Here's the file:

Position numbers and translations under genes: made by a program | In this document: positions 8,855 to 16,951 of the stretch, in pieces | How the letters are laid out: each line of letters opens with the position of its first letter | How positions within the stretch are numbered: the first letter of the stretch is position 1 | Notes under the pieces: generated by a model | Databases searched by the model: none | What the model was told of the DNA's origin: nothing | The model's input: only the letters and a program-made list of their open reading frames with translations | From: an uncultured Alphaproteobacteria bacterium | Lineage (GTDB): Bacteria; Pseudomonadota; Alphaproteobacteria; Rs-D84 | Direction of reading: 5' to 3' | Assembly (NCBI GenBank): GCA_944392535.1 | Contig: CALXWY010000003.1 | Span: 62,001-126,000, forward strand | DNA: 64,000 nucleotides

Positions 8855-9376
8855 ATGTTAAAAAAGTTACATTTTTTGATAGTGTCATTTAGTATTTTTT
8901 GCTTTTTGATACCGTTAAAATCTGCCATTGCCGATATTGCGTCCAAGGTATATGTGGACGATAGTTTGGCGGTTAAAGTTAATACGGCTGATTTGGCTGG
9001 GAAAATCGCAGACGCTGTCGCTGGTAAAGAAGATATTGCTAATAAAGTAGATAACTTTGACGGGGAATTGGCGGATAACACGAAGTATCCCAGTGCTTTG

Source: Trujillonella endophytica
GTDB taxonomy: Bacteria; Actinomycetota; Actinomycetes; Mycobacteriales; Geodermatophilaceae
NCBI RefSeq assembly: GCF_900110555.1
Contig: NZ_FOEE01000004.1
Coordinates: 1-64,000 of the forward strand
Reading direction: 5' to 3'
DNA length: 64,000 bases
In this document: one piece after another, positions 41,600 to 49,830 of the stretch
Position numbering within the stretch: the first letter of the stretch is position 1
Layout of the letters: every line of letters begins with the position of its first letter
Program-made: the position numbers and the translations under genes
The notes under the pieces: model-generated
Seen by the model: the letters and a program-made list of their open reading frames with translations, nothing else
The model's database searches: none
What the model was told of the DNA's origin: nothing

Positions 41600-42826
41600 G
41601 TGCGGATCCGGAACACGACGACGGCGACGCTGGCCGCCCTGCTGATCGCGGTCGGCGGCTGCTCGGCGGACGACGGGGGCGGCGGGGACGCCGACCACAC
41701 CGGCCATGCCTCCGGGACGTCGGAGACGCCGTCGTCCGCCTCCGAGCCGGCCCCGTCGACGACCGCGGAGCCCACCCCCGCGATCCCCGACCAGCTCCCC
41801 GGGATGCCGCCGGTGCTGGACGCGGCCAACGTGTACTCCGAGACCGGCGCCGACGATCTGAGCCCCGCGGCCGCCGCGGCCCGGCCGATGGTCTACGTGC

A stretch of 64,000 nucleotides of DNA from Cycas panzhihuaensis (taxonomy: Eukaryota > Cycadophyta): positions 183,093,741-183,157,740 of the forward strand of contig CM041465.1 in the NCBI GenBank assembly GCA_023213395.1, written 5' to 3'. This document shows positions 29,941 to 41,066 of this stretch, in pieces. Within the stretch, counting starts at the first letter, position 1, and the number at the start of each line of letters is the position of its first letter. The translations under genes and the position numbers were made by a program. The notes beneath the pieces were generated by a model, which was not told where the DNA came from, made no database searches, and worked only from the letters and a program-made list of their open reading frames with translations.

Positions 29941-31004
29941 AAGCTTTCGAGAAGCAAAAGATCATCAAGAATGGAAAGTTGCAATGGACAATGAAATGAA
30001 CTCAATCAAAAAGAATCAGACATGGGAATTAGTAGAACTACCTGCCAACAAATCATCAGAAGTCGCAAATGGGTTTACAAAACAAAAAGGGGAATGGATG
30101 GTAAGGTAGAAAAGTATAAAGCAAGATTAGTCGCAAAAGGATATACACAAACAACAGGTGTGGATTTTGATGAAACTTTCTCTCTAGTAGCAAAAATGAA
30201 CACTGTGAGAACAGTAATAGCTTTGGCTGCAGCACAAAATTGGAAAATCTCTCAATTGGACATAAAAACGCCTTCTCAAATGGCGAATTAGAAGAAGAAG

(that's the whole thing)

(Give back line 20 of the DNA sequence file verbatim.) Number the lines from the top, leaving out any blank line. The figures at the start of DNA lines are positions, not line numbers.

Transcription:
What the model was told of the DNA's origin: nothing